Election Day Birthday Reflections


The confluence of my birthday and a presidential election happens every 28 years. The first time was in 1960—not surprisingly my first political memory—when Kennedy stole the election from Nixon. The second was in 1988, when Bush beat Dukakis—a happy outcome at the time, although in hindsight the starting point of the Bush-Clinton hammerlock on our politics and of almost three decades of national decline. Today is the third and almost certainly—unless I beat the odds and live to 90—the last. So is it possible that the voters will make my birthday great again?

Trump is the first Republican presidential candidate to contest Michigan since I moved here in 2000. Why didn’t the others? I think it’s because the idea of appealing to Americans as citizens on the basis of a common good was foreign to them. They had been brainwashed—to borrow Eugene McCarthy’s line about George Romney, a light rinsing would have sufficed—to understand the electorate entirely in terms of interest groups, and so it made no sense to them to waste their time or money here. “The numbers aren’t there,” as the consultant class likes to say. To his credit, Trump holds that class in contempt. Ditto the Democrats’ “blue wall.”

Trump’s closing argument up in Grand Rapids last night (actually early this morning, just after midnight, his fifth rally of the day; as they say in Ireland, Homeric!) was just right. Who rules? Globalist elites or the American people? Will it be enough to win Michigan and the election? I don’t know. A friend here had two workers over to cut trees and brush on her property a few weeks ago. Older guys. One hadn’t voted in 25 years and the other had never voted. Both registered this year to vote for Trump. The pollsters don’t have these people on their radar. When I voted this morning at the same time and in the same place as in the last four presidential elections, the line was three times longer than I have seen it. That’s good. Our county, not that long ago full of manufacturing plants, is now one of the poorest in the state. Trump country. I got tears in my eyes leaving the polls. First time that ever happened.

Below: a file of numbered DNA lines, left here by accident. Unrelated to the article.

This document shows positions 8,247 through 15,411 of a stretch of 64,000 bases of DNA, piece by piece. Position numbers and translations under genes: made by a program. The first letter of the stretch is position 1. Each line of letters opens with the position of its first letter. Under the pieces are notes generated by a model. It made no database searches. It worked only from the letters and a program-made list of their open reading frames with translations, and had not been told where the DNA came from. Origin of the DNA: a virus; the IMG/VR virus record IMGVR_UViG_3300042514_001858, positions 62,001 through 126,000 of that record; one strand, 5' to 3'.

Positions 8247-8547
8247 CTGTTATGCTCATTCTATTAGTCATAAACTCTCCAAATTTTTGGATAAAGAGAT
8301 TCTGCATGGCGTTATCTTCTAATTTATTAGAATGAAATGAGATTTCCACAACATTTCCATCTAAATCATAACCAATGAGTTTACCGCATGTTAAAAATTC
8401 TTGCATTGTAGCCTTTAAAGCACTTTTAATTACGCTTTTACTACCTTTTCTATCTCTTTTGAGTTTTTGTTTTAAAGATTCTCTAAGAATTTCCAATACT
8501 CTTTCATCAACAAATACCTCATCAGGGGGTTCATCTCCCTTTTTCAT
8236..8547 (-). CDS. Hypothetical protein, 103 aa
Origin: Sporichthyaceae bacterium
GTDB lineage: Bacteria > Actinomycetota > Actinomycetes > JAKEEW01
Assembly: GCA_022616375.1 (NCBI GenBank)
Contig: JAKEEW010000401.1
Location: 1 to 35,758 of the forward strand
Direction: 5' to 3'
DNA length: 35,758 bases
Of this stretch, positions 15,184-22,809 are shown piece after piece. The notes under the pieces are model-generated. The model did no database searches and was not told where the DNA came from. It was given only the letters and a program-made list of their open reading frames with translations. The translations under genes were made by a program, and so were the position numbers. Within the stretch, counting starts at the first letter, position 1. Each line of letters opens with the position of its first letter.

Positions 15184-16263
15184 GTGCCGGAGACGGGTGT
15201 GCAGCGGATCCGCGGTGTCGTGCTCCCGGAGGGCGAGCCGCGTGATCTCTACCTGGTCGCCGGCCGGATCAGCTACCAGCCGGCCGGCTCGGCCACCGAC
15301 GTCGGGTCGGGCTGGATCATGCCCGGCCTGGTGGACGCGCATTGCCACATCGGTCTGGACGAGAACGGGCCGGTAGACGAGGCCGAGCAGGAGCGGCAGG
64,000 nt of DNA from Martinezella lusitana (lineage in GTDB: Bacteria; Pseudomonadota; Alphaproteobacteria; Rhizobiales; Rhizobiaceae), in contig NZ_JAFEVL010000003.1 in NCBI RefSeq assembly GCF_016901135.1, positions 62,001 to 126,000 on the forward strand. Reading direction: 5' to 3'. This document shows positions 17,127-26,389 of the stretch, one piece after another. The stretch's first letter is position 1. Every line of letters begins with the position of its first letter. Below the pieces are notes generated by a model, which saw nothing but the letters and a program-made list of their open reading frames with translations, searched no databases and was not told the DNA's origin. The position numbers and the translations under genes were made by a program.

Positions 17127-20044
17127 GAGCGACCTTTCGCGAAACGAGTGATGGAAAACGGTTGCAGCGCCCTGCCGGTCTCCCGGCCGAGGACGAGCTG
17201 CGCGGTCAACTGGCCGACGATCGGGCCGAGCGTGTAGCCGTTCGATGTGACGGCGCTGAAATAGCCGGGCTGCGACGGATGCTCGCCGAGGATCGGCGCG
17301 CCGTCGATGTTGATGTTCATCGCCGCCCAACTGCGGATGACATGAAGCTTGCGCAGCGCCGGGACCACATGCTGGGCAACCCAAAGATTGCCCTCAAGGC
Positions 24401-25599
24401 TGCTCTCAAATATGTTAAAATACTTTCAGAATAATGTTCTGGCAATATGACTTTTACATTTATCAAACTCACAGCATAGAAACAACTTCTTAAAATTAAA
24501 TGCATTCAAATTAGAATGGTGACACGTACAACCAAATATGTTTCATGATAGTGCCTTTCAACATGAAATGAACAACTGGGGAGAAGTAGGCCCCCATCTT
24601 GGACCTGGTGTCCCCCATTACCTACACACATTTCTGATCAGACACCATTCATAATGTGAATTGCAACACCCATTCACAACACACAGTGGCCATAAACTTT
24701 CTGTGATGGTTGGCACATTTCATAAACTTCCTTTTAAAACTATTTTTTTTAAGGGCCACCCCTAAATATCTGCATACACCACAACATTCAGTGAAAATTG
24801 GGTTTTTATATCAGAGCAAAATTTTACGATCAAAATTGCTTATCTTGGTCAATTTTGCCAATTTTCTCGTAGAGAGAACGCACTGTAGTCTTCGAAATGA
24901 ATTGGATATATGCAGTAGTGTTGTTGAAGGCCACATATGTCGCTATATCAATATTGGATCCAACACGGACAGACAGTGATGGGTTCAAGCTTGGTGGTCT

If we win tonight, the real fight begins—my brother, who lives in South Carolina and thinks that makes him a southerner, likened this election to Pickett’s Charge; I told him I’d go along with that if he’d go along with me likening the fight we face after Trump wins to Sherman’s March to the Sea. If we don’t win tonight, it will be time for some radical re-thinking. In either case, Trump has brought about a realignment: we will have new allies, and many past friends—some of them are spilling a lot of vitriol on Facebook and the blogs the last few days; there is blood coming out of their eyes, out of their wherever—will be now on the other side. That’s all for the good. The post-WWII conservative movement has become stupid and irrelevant and needs to be retired.

But let’s not get ahead of ourselves. Today we have an election to win and a nation to save.

And a closing thought: hasn’t Mike Pence been a stalwart? God bless him. And God bless Donald Trump.

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2 responses to “Election Day Birthday Reflections

  • As you predicted and we all believed, he won, we won, America won. But Rob’s comparison with Pickett’s charge leaves me cold; and I’m not so crazy about Sherman’s march to the sea either. Neither seems app given that we’re still alive, able and ready to continue the fight. Thanks first to Donald J. Trump and second to all the believers like you, Decius and the millions of others who helped make this amazing and necessary election happen.

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